Whether it’s resuscitation after a cardiac arrest in a railway station or chemotherapy for a patient with widespread cancer, knowing when to stop is the most difficult decision a doctor has to make. The terribly sad case of baby Charlie Gard highlights how modern technology brings new ethical and moral problems. But the High Court brings victory to no one.
My experience as a cancer specialist has taught me that managing expectations from the very beginning is an imperative component of care. When I began as a consultant nearly 40 years ago it was not like this. We doctors held all the information and chose how to use it. We told blatant untruths to jolly patients along.
The “C” word was never used – on ward rounds we used codes such as NG (new growth) or mitotic activity (increased cell division). We were in charge of the information flow and made decisions without asking our patients. Today, we are brutally honest and involve patients in their treatment decisions at all stages of their illness. I am often amused by eager young nurses thrusting cancer information leaflets at little old ladies with a harmless and curable small skin cancer.
The internet is a great leveller of knowledge between doctors and patients. But there are over a billion websites about cancer alone. And while some are excellent – informative, balanced and useful – many are just blatantly marketing rubbish, the modern equivalent of snake oil. All sorts of unproven remedies from experimental drugs to weird alternative therapies can be found. All provide hope, but we know nearly all of it is false.
All sorts of unproven remedies from experimental drugs to weird alternative therapies can be found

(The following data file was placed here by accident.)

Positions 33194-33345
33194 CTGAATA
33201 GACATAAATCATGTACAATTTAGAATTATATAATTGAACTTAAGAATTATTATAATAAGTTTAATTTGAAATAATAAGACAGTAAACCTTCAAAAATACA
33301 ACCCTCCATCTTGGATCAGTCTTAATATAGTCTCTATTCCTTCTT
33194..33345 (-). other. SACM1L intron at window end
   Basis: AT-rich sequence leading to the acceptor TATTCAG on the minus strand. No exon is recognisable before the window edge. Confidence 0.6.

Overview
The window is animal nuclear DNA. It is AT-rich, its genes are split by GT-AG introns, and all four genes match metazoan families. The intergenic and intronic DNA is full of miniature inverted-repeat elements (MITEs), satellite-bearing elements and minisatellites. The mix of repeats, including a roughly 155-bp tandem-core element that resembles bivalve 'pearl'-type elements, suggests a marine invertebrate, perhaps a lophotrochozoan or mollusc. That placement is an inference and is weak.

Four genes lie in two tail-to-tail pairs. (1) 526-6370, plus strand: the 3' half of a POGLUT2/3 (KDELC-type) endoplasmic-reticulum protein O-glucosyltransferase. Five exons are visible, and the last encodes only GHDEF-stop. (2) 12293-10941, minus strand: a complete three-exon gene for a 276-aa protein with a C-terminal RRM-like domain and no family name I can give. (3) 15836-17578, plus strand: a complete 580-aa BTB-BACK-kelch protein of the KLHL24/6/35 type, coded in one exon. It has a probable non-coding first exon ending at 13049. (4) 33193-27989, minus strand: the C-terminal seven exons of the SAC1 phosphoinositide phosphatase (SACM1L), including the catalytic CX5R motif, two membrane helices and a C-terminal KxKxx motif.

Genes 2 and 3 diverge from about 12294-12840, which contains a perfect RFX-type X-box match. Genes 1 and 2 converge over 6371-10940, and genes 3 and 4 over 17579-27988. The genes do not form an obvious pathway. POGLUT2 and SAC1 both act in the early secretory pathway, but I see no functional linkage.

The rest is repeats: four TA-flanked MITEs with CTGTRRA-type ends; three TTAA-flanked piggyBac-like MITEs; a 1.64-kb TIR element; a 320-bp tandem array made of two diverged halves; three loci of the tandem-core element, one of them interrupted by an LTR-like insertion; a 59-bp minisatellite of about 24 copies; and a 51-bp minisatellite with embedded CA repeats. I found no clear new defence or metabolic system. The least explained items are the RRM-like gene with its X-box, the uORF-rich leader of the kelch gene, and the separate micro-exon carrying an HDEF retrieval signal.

So today’s doctor-patient honesty brings real problems. I have a patient now who I know is likely to die of widespread cancer in the next three months. I wanted her to see the palliative care team to deal with her symptoms and make her comfortable. But instead she went to a very expensive private clinic in Germany having raised nearly £100,000 from her family and by crowdfunding. The German clinic provides a combination of alternative medicines and orthodox drugs at low doses to avoid side effects.
Before she went she asked me what I thought. I was cautious as I know removing hope is not a good idea. But the clinic’s website was ridiculously positive, with claims of improbable and miraculous cures, none of which are published in the medical literature. As I expected, she has returned with absolutely no objective benefit. She did, however, feel it had been worthwhile – for some an odyssey like this is an essential part of their cancer journey; we have to respect it.
Another memorable patient, a very wealthy industrialist, had pancreatic cancer spread to his liver. Chemotherapy failed and we were at the end of the road. His daughter and only child was getting married a month later and he was determined to be there. He was slipping into liver failure and a week before the wedding I gave him an unconventionally big slug of steroids. He saw his daughter getting married in the garden of his vast Cotswolds house – and died there the next morning. No textbooks or guidelines could help in this situation but I felt so glad that we did it.
What a computer can’t do is teach human interaction
I look at the next generation of doctors being trained very differently to me. Their five-year course is handed to them on a laptop on day one. It’s full of algorithms, evidence-based decision-making, case histories and mechanisms of disease. What the computer can’t do is teach human interaction. We try to simulate emotion with actors and role play in the course. But it’s not the real thing, and society and human behaviour will change again during the students’ professional lives. You’ve got to see the sights and smells of the emergency room, the GP surgery, the labour ward and the operating theatre to experience the emotion that has been a part of medicine through the ages.
Hope and trust are the two essential components of the emotion in the doctor-patient relationship. As medical decisions become ever more complex, both sides must cherish these qualities as a critical part of process. Once they are lost, the greatest court in the land cannot bring them back.
Professor Karol Sikora is a cancer specialist and Dean of the University of Buckingham Medical School